Female research scientists are more productive than their male colleagues, though they are widely perceived as being less so. Women are also rewarded less for their scientific achievements.
That’s according to my team’s recent study for United Nations University – Merit on gender inequality in scientific research in Mexico, published as a working paper in December 2016.
The study, part of the project “Science, Technology and Innovation Gender Gaps and their Economic Costs in Latin America and the Caribbean”, was financed by the Gender and Diversity Fund of the Inter-American Development Bank (IDB).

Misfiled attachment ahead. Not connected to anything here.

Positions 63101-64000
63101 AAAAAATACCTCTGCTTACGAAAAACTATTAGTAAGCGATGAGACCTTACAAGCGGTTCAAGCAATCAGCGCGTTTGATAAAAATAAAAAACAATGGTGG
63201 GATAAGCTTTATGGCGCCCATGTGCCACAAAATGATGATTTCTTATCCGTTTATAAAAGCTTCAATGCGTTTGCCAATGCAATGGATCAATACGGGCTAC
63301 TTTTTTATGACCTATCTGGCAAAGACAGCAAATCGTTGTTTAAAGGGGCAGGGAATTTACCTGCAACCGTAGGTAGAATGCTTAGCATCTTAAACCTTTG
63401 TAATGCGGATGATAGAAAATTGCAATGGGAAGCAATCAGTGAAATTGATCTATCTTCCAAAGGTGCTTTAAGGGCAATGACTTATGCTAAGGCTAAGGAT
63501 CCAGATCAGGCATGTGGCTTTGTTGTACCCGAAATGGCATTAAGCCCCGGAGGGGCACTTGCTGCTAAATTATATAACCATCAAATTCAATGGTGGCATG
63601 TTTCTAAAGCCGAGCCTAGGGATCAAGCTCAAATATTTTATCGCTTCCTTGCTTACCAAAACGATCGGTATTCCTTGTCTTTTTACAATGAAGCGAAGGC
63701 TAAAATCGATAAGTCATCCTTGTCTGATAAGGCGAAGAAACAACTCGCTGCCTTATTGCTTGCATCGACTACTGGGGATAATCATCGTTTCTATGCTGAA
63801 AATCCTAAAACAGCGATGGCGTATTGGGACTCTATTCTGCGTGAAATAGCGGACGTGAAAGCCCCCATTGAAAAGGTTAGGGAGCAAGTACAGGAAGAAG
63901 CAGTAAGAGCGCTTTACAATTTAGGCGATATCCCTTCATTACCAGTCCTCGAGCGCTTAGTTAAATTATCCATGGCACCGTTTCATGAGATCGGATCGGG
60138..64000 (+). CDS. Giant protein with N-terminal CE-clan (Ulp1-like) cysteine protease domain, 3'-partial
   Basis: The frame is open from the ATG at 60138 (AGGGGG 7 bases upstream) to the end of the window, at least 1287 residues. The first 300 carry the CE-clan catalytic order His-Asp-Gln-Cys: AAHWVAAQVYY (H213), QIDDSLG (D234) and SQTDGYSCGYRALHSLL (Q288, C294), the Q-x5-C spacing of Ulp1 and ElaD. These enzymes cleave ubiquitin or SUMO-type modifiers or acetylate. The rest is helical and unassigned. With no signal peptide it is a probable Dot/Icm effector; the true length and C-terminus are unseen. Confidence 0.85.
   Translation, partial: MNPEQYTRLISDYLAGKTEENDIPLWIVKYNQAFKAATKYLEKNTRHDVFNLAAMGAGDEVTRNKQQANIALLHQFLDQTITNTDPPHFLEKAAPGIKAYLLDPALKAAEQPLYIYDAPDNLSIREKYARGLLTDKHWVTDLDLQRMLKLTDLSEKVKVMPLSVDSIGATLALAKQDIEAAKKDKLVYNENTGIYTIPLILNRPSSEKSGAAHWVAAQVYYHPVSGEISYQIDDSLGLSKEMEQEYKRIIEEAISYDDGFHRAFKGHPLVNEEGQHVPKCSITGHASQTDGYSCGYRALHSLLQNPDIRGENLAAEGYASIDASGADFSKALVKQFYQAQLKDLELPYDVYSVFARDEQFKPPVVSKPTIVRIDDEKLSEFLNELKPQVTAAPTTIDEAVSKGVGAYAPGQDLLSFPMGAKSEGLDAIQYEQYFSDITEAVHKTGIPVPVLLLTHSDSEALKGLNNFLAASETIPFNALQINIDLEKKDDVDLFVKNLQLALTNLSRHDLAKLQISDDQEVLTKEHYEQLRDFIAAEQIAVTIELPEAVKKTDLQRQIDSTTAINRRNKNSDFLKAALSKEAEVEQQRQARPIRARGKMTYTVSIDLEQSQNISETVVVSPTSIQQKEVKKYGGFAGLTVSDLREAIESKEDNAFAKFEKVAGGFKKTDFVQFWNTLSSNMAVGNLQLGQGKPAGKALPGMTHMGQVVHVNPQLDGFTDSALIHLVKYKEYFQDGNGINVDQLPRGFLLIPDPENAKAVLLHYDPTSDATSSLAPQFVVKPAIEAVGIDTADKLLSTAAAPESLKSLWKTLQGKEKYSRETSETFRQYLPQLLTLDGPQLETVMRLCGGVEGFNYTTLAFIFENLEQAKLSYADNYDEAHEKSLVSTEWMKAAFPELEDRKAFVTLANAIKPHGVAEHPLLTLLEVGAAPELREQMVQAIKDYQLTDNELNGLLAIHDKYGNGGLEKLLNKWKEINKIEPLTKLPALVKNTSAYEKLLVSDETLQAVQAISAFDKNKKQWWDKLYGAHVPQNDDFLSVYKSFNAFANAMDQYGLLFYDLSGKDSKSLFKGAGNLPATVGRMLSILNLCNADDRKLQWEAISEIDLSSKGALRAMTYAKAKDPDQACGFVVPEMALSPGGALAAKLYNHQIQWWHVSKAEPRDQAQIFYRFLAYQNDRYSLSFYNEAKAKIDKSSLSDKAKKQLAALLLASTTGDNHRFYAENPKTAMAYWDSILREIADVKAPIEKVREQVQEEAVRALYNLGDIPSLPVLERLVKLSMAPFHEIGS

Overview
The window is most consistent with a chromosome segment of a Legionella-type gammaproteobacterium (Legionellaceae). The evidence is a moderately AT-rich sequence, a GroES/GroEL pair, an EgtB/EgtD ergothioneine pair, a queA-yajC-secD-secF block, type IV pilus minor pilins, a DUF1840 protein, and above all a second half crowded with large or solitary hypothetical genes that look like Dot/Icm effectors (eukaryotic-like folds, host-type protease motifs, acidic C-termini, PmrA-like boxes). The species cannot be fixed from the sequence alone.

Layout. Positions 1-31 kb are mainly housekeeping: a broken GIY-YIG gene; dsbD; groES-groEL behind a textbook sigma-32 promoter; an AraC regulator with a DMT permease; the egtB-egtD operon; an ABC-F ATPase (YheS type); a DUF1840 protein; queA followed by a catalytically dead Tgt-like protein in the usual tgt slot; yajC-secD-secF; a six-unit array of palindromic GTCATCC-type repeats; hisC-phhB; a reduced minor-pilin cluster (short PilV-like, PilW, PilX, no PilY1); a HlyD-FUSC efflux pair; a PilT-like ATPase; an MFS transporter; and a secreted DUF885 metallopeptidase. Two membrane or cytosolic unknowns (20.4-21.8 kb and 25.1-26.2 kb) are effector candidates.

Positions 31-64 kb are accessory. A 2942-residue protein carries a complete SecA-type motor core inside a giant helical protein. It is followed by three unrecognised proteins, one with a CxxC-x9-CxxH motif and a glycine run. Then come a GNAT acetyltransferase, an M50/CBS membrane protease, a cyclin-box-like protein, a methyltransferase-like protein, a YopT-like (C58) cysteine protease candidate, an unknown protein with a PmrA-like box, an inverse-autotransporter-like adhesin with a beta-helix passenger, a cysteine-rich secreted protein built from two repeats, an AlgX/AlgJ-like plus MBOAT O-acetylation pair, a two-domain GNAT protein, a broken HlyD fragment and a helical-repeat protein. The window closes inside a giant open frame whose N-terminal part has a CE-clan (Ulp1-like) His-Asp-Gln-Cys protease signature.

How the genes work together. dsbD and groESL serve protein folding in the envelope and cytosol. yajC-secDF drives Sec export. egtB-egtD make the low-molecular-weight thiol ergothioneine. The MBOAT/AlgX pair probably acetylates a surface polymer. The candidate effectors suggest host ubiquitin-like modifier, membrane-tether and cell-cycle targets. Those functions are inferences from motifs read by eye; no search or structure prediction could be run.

The ‘productivity puzzle’
The study, which looked at women’s status in 42 public universities and 18 public research centres, some managed by Mexico’s National Council of Science and Technology (CONACYT), focused on a question that has been widely investigated: why are women in science less productive than men, in almost all academic disciplines and regardless of the productivity measure used?
To read the full article by Lorena Rivera Leon, Economist and Research Fellow at United Nations University, visit Nature.